2016: What Has to Happen
1. The Addition of a Left-Handed, High Impact Bat
As Johnny Cueto showed just last night, the Astros have great difficulty hitting quality right-handed pitching. The top of the lineup is stacked with three right-handed stars (Jose Altuve, George Springer, and Correa) who all hit lefties better than righties. In Altuve’s case, the split is profound. If you include Evan Gattis and Carlos Gomez, the only one of their top six batters in the order who is left-handed — LF Colby Rasmus — is also the only free agent.
Part of this will be solved with the arrival of A.J. Reed, the slugging first baseman who is Houston’s best remaining prospect. Playing Jon Singleton over Gattis — a strategy that looks great on paper but seems to have no support from anyone who matters — would also balance the order.
Beyond the internal options, I would break the bank, no questions asked, for Jason Heyward. The 26-year old Cardinals outfielder is patient (.359 OBP), a superior defender, and is coming off a season where he hit a career-high .293. His youth, production and athleticism make him a coveted free agent. I would expect the bidding to reach $140-$150M, perhaps higher. The Astros have very few long-term payroll commitments, and could frontload Heyward’s contract to pay him most the next two or three years, while Correa, Springer, Altuve and Keuchel are team-controlled and affordable. This is a strategy they used with Feldman two years ago. Heyward would be a tremendous fit batting second or third in the Astros lineup, breaking up the trio of right-handed stars they currently feature.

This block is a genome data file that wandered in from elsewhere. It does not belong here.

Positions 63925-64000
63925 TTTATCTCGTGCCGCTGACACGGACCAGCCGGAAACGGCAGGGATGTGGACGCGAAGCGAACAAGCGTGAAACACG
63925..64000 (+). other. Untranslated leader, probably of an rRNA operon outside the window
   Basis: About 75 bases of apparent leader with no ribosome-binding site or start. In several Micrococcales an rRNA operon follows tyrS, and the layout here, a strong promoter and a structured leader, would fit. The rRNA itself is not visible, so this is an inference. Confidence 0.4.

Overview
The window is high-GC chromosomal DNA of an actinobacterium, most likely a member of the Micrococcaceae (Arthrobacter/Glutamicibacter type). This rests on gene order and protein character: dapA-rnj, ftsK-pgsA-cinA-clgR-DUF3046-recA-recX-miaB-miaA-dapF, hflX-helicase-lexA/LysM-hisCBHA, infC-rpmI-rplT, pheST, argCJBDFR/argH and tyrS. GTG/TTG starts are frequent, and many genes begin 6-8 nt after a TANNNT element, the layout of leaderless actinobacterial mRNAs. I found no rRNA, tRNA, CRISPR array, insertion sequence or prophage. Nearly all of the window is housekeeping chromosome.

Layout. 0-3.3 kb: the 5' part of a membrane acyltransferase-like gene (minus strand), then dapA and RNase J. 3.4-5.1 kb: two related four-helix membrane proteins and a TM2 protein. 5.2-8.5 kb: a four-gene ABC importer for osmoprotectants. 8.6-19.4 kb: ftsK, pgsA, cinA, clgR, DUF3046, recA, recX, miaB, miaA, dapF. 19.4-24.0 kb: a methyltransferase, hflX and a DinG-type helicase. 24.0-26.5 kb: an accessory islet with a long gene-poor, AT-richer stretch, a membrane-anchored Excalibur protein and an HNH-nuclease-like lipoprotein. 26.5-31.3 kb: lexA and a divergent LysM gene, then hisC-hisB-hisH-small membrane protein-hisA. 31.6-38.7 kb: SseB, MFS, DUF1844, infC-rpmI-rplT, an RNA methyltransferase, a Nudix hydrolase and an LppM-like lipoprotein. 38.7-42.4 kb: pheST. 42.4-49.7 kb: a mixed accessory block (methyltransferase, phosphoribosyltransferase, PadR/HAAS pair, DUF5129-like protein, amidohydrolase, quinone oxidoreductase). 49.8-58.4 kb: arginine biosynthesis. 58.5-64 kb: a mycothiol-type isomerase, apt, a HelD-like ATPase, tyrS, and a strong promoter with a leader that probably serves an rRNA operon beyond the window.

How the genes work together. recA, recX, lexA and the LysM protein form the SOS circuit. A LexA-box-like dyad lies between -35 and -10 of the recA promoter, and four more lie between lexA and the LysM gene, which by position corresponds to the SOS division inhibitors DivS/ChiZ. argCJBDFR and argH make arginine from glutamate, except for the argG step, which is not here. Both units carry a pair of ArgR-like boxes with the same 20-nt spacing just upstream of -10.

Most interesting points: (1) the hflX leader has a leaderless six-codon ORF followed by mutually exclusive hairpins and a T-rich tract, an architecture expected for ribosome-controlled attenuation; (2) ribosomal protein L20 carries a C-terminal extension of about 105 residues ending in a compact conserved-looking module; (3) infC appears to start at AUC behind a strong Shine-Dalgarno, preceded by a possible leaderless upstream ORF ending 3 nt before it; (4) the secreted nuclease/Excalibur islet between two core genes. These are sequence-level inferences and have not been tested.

2. The Health of George Springer
Springer, who is also entering his age-26 season, has posted matching 126 OPS+ seasons to start his career, very strong, borderline-star performances. He has been limited to 180 of a possible 324 games, and his absence from the lineup significantly weakens the Astros, particularly their on-base ability near the top of the order. In 102 games, Springer was worth 3.8 WAR. A healthy, 150-game season would be worth an extra two wins, even if no continued improvement occurs. I also believe Springer has a 35+ HR peak season or two in his near-future, and they need him healthy to tap into that upside. Even if it doesn’t come in 2016, those two extra wins are wins the Astros will need in 2016.
3. Velocity in the Pen
The Astros should not trade the farm for Aroldis Chapman or Craig Kimbrel. The acquisition cost would far outweigh the benefit of a year or two of those relievers. What the Astros really need is velocity. Perhaps the biggest reason the Rangers won the division is two shrewd bullpen acquisitions: RHP Sam Dyson from the Marlins, and LHP Jake Diekman in the Hamels trade with Philadelphia. What did those pitchers have in common? They both hit 98 MPH on the gun fairly routinely. In big games, pitchers who can overpower and avoid bats are especially desirable. As we saw in Game 4, guys who pitch to contact are extremely vulnerable to focused, desperate offenses in big games.
The solution here may be in-house, with young guys like Velasquez, Michael Feliz, or Mark Appel all capable of sitting in the mid-90s out of the bullpen. But if not, the Astros need to take fliers on intriguing high-velocity options from outside the organization.